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EmilyT

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  1. You can consult this list for your law school's local Scotiabank representative.
  2. [uVic] won't necessarily wait for a re-write to consider an application if the first score is good enough, but as sharper44 mentioned I would expect the admissions standards to be quite high this year. You should do all you can to improve your score in December.
  3. My understanding is that they will look at your first score and if it is good enough then they will admit you with that, but if you indicated in your application that you were going to re-write then they won't reject you until considering your new score. This happened to me in last year's cycle -- I stated I would re-write in December but was accepted before the exam date based on my September score.
  4. I did. Like Adrian, I would appreciate a heads up before being contacted. I think it would also be helpful for you if you have activities from several years ago for which someone may be contacted. Asking for permission and having a short chat will help refresh your verifier's mind and could help avoid the potentially awkward situation where your verifier may not remember off the top of their head the details you need them to verify.
  5. I can't speak to the Ontario schools, but the two schools I applied to (UBC and UVic) both had an option to indicate if you would be taking a future LSAT.
  6. As others have indicated, I think that it still may be possible to cancel it. I didn't speak with CIBC but my Scotia advisor had told me that I could cancel at any point up until I withdrew funds from the LOC.
  7. Yes, your advisor can request the rate exception for you, but my understanding is that it must still be approved by the higher-ups and you may or may not be approved at that rate. I would recommend contacting the representative for the school you are applying to (or one that is located near you) from this list as they will be most familiar with the program and likely have more experience making these kinds of requests.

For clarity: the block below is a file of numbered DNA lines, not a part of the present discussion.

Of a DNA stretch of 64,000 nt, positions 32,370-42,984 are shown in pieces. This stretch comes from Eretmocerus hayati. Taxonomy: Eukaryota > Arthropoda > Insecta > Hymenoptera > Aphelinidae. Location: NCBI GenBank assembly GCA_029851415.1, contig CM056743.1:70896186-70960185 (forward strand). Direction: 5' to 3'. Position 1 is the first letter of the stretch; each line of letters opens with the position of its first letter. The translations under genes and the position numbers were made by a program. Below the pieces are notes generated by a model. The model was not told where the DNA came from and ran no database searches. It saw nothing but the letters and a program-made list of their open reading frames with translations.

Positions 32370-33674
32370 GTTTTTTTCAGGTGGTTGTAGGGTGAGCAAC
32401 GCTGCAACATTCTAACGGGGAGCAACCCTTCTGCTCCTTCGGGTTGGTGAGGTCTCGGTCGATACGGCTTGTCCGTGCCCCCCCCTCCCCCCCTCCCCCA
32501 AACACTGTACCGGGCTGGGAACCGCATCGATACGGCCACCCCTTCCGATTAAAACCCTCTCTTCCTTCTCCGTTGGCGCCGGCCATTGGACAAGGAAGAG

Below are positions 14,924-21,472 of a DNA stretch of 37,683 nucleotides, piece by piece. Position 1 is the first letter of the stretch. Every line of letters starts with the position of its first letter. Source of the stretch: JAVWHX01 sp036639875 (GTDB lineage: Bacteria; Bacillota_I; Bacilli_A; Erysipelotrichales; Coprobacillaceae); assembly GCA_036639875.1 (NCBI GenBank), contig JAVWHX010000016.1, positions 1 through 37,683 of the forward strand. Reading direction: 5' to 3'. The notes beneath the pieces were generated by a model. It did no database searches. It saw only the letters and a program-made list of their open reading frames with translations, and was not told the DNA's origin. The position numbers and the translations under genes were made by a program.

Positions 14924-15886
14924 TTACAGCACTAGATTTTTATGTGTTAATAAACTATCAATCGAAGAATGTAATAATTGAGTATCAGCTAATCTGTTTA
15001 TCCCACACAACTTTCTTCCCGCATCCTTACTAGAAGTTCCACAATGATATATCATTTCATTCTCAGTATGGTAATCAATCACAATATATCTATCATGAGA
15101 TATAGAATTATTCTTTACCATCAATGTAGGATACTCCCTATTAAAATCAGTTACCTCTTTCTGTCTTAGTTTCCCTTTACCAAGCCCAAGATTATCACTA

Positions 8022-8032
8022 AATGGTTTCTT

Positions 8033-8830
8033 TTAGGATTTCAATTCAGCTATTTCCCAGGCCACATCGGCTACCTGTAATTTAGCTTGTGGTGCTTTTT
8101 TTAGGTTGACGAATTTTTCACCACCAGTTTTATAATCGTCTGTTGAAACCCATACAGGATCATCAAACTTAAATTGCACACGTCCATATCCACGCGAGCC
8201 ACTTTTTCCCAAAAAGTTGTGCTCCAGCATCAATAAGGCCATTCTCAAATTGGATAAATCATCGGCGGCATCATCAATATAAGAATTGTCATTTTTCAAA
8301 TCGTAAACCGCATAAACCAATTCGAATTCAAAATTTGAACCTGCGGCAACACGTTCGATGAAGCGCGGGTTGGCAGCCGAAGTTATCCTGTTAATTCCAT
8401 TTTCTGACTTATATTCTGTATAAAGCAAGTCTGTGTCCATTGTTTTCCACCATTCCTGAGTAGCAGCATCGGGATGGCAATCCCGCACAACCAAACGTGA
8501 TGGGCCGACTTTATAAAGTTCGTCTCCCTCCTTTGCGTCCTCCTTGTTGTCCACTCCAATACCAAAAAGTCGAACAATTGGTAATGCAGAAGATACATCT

8. I'll also be going to UVic in the fall but I got the impression from the advisor I spoke with that this was not specific to the school. I was told that we could request a $100,000 limit to match Scotia, but I didn't bother applying with TD so I don't know whether I would have received it. She did say that usually law students are only approved for the $80,000. I would try meeting with another advisor from a different branch -- I had two very different experiences with advisors from different branches.
  9. The advisor I spoke with said that "most applicants" require a co-signor, but that I could try applying without one and see what happens. I will be going with Scotia anyways since I was able to get them to match the rate of prime.
  10. Thanks for the informative replies, everyone! This is good to know and something I might not have thought of. Thanks for bringing that up!
  11. Could someone please fill me in on what the parking situation is like near the law building? Does it fill up fairly quickly? Do students typically have difficulties finding a parking spot? If so, by what time in the morning does this become a problem? I am trying to decide if it is worth it to fork out the money for a parking pass, or if I would be better off finding a place where I can take the bus instead. Thanks in advance!